community pride

Voices from the outside

Dr Imsuchila Kichu is an Assistant Professor of English at Cotton University, Assam. The following is an excerpt from a piece penned by her reflecting upon Naga women and society from the perspective of an insider who has lived away from her community.

 

Weaving Luntaya Acheik: The Making of Myanmar Traditional Dress

This photo is from a book written by U Shwe Htun about textile industry and textile design. The author traces the history of acheik and the processes of acheik from its origin until 2005. It is a good source to understand the acheik's history, its evolution, how to weave in order to get an acheik and how to preserve it. It explores how acheik  was not allowed to be woven in Bagan period and in the Innwa period a lower quality of it was woven. But in the late Innwa and the early Konbaung period, a higher quality was encouraged.

The Network of Women: Weaving Freedom

A popular success story of the North-East Network (NEN) is Chizami Weaves where the NEN together with a network of 600+ local women from Chizami and the neighbouring villages of Phek district in Nagaland built ‘Chizami Weaves’  an enterprise that aimed to preserve and promote the rich textile weaving tradition of Nagaland. While empowering rural women economically, it also gave them a voice and agency to bring about positive changes in their families and communities. Gender relations within homes are changing.

Weaving Luntaya Acheik Then and Now: The Making of Myanmar Traditional Dress

The Saunders art, gallery and museum (see photo) was opened on the August 2nd 2004 as a memorial of 90th anniversary of the Saunders Weaving and Vocational Institute. It was supported by the Small Scale Industries department from Myanmar and Kanasarwa College from Japan. The objective of establishing the museum is for the developing of the vocational schools studies and small scale industries in rural area. There are three rooms: museum, demonstration room and gallery.

The Network of Women

I am Wekoweu Tsuhah (Akole) and I belong to the Chakhesang tribe of Nagaland. I am a women’s rights activist and a development practitioner, an advocate for gender equality, social and environmental justice. While growing up, I experienced fear and rage as I lived through armed conflict, alcoholism, domestic violence, poverty and these shaped the person I am today. I am passionate about working with people, women in particular; but it is only after I started working with a women’s rights organization – NEN, the North-East Network, did I truly realize and recognize these social injustices.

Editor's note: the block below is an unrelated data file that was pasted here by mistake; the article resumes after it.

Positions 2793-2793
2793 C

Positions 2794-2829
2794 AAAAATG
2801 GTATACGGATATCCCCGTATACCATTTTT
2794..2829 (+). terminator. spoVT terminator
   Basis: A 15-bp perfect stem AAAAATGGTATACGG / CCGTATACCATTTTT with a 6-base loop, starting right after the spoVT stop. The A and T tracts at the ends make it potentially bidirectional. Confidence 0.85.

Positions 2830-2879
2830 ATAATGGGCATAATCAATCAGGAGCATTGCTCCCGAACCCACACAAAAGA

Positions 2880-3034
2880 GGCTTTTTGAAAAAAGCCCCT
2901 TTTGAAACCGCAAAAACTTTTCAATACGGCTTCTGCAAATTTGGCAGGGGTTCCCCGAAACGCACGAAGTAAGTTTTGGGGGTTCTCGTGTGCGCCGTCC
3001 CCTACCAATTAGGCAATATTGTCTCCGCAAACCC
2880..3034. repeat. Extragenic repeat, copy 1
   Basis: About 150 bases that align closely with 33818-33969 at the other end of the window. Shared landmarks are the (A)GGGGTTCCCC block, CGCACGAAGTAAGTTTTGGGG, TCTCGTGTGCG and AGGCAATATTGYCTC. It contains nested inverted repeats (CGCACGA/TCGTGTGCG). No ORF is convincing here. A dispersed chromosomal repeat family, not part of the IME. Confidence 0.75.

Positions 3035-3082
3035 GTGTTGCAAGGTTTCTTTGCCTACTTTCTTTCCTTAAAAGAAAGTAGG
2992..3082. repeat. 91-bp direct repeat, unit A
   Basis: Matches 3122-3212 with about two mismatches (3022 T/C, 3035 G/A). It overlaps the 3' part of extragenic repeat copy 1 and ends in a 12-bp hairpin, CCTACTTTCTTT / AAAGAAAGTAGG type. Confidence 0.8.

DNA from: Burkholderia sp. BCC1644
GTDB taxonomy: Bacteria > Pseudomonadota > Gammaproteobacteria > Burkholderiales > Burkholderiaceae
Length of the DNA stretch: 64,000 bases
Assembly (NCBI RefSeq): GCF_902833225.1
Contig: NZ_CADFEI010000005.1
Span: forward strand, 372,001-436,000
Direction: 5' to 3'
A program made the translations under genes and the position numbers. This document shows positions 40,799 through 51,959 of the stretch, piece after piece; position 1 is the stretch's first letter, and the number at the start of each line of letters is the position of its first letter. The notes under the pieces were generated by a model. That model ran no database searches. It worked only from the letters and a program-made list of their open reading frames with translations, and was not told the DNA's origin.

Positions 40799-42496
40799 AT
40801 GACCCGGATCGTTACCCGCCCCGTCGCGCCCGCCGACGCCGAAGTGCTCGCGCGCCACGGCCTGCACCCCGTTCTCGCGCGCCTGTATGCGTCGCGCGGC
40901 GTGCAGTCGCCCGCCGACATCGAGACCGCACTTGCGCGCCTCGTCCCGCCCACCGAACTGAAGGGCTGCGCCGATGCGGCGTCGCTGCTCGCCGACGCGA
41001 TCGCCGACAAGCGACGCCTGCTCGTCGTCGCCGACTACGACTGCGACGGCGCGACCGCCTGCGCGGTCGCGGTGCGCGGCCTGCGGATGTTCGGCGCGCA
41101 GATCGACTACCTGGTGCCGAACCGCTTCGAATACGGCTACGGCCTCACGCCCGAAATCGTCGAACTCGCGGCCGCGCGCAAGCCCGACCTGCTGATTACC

What is the most beautiful place in Taungthaman: From children's memories

What is the most beautiful thing or place in your village? The question asked was to the young school children from Taungthaman Village.

The first drawing is of U Pain Bridge and the second one of Taung Tha Man Thitsar.Many children also drew pictures of their grandparents, Kyauk Taw Gyi Pagoda, Taung Tha Man Lake.

We asked them to explain their drawings - what they know about the particular place or thing -  the dos and dont's.

Curriculum and Fostering Pride in Locality

Dr. Thidar Htwe Win drew small engagement curriculum to foster value and connection of the local children with their locality. To do this, the school children were asked - "what is the most beautiful and valuable places for them in their village and around it."  By asking like this, we could draw out what the children unconsiously valued.

At the very first they were too shy to speak in front of the crowd. We persuaded them with incentive of rewarding them with cute stickers. This helped them to become more engaged. We could even create a competitive environment among them.

Ride for the initiation ceremony

“In the initiation ceremony, people borrow horse cart from me. But indeed, they prefer the bullock cart that decorated well with the crystal and golden paint to my horse cart. In the past (around 20 years ago), this idea that the bullock cart was more valuable was more obviously seen.”  This was shared by a lady who is one of people who lend cart to others.

I found that the people are still proud to use the bullock cart for the initiation ceremony. 

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